Wednesday, October 17, 2012
Landscapes, Child Molesters, and Other Elements of Literary Fiction
I should say, first off, that literary fiction is what I love. There is a reason mainstream is what I write. Austen, Dickens, George Elliot, Charlotte Bronte, Wallace Stegner, these are the stars by which I hope to guide my own literary efforts.
However. The waters of the modern literary novel are not feeling very welcoming at the moment.
Firstly, I get the whole lyrical prose thing. I really do. So much so that when I write I have to be careful it doesn't become detrimental to my plot. Characters are the most important, yes, the words on the page should sing. But does every literary novel or short story have to start with a five paragraph description of setting? Setting has its place. Again, I get the character and beautiful prose thing, and my betas can tell you that my pacing is actually quite slow, but still, lets start in the middle of the action, with a person, giving us a way to get to know them.
Also, and mostly. Gah. So, I check out a Pulitzer from the library. I've been excited to read it. I sit down and open it and am stunned. The first paragraph introduces me to an interesting character. The writing is gorgeous. The story is funny and interesting and progressing and it gets darker, but in a good way, and then, all of the sudden, the thirteen year old girl is getting raped.
*Sigh*. Look. I still love these books, in a difficult way. I love the beautiful writing. I even understand that we're getting at some important and incredibly tough issues here, and that's a good thing. I know bad, awful things happen, and its the artists job to make sense of the world. I accept that, I do not begrudge it.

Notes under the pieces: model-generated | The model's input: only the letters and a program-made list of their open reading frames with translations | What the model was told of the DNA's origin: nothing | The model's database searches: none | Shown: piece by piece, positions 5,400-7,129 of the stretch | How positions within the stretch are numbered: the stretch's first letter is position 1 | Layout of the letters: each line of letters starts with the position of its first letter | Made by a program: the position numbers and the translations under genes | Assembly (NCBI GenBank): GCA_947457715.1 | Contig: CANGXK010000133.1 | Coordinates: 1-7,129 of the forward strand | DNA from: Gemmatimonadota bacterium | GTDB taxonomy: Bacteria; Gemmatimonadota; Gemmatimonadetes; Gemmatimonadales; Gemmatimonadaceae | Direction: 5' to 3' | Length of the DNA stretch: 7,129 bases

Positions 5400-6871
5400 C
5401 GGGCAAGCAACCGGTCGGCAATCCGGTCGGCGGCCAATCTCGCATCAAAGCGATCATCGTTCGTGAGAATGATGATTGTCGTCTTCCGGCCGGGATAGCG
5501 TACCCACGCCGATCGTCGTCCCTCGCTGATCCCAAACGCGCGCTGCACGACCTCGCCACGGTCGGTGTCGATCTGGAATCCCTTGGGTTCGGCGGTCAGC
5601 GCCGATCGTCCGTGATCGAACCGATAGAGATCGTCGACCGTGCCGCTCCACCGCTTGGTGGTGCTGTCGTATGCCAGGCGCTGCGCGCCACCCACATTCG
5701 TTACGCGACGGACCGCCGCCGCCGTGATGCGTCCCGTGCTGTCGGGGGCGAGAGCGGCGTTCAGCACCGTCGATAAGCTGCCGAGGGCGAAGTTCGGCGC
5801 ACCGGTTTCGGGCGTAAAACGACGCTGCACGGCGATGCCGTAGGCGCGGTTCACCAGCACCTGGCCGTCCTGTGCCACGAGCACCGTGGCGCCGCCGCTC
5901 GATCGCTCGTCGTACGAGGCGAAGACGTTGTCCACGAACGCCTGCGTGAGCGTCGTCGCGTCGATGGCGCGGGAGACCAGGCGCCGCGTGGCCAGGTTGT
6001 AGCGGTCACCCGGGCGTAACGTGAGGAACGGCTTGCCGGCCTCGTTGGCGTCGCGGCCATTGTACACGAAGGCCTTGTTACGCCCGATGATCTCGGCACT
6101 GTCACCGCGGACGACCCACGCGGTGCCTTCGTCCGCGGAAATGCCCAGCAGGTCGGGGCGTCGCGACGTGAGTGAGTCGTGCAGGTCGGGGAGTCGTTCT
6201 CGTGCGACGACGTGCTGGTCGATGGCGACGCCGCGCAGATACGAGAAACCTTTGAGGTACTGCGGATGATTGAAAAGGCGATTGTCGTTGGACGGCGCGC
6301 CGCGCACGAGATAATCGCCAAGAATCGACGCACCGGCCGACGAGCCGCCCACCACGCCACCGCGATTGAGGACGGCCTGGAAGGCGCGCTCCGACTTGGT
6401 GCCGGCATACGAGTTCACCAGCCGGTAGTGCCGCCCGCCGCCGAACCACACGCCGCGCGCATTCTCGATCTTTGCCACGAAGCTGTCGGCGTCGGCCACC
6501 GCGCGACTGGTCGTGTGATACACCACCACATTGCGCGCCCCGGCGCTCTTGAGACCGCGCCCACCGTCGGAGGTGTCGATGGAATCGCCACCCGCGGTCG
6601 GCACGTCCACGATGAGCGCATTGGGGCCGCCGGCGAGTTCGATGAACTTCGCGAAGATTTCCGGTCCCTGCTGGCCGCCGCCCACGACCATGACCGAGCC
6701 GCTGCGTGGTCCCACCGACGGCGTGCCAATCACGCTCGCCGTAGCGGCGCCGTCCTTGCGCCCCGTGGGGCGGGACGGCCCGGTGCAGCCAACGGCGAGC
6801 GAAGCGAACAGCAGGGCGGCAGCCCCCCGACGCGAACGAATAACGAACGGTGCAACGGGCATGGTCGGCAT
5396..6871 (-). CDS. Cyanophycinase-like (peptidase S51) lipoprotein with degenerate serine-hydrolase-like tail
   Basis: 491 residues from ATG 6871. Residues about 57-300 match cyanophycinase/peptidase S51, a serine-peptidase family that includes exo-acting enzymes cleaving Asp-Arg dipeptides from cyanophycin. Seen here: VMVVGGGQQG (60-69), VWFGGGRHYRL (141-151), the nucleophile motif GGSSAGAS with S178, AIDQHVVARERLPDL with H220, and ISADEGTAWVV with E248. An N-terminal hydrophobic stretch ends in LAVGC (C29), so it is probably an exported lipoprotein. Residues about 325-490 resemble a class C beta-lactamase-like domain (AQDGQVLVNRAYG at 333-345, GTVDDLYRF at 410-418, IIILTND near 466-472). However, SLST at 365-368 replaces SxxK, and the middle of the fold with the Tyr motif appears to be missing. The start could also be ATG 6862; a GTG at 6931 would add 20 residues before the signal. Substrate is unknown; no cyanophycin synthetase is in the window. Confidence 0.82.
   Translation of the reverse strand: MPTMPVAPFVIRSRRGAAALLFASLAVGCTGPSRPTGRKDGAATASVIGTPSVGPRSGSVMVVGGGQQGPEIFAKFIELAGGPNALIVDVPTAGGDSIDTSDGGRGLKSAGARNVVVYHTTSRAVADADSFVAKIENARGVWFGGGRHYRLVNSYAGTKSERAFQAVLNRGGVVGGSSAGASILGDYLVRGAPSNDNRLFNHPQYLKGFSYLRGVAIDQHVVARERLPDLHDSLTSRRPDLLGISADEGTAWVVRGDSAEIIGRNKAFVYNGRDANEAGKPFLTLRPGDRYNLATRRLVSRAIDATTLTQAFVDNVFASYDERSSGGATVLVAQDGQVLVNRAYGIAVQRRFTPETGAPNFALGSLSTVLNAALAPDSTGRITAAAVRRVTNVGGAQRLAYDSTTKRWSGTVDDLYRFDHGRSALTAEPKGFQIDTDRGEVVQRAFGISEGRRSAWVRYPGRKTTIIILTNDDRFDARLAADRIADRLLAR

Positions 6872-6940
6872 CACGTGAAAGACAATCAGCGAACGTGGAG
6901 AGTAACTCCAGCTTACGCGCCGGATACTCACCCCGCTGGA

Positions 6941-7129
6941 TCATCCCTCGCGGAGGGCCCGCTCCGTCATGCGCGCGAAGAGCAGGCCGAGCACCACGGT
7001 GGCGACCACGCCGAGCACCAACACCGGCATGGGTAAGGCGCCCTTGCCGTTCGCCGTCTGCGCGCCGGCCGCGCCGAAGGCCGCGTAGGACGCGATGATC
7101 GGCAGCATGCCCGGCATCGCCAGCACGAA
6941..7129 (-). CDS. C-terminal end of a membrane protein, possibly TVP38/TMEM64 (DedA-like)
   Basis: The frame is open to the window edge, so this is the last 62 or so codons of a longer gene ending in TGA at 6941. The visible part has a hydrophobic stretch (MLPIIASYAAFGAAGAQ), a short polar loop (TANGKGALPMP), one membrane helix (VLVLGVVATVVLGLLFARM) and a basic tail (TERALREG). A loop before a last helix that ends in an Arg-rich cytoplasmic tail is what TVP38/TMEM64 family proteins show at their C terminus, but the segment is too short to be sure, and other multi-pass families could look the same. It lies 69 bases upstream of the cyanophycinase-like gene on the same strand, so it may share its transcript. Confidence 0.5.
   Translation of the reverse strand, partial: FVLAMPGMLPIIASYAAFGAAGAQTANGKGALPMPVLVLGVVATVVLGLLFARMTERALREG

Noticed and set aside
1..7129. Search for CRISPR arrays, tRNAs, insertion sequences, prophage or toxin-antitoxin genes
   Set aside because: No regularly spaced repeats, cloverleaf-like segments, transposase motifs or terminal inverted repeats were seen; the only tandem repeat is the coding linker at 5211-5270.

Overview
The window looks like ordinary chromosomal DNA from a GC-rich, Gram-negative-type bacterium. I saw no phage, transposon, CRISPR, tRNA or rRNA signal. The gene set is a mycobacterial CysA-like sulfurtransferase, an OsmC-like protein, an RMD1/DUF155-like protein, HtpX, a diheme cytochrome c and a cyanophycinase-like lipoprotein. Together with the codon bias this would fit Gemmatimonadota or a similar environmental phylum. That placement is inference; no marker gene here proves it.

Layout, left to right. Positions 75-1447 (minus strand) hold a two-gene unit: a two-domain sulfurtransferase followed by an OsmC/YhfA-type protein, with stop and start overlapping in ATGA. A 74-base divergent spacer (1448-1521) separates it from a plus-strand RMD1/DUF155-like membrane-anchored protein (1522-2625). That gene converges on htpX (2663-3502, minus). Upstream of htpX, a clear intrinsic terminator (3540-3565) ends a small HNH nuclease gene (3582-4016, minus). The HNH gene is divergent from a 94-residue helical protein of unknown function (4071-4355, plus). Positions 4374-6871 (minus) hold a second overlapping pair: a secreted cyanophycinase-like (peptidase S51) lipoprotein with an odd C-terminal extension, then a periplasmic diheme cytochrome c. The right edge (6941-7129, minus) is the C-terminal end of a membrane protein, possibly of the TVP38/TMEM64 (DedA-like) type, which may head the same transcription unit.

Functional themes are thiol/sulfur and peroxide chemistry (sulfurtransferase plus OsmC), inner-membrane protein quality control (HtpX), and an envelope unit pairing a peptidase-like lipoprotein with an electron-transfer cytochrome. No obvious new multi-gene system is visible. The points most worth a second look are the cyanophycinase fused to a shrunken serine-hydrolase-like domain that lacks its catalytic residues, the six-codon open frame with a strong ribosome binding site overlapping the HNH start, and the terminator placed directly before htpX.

But, is there any chance, any possibility, of a Pulitzer Prize winning novel being happy?
Ok, I'm being facetious, because I've actually read some happy Pulitzers. Well, "happy" is definitely the wrong word. They are hopeful, but in a way they are even more intense than the quirky, creepy, child molestation ones because they are just gloriously, beautiful, richly dense and heavy just by virtue of what they are. They deal with hard things too, death, loss, love, all of it, but with this kind of sense of morality and hope. And I don't feel like they're relying on any one scenario for intensity or shock value. The best Pulitzers feel as heavy and beautiful and real as life, and I mean that. I'm talking about Gilead by Marilynne Robinson, Angle of Repose by Wallace Stegner. Two of the greatest books written in the last century.
I guess I feel frustrated because, and I say this with full recognition of its presumption and pomposity, this is the crowd I want to run with and in my head it has become divided into two camps: one camp too divine for someone like me, and the other, while ardently admired, not quite what I'm looking for and I don't think I'm what they want either.
My absolute core is inescapably optimistic, even joyful, and if that means that I will never win the Pulitzer Prize then okay. Its even worse that, it seems to me, optimistic and happy people are taken less seriously, approached like they don't understand or have never experienced true sorrow, unmitigated despair or depression. Happiness is an outlook on experience, not an indicator of it, and is not easily achieved. Any optimist can tell you that.
It doesn't really matter, because I, and all of us, will keep writing what we write, and we do our utmost with it. There is no changing that. I guess I just don't want to be told that life is poignant because it is dark and sinister and shocking. Life is not poignant because anything; it is poignant because it is life.
And life is capital H Happy.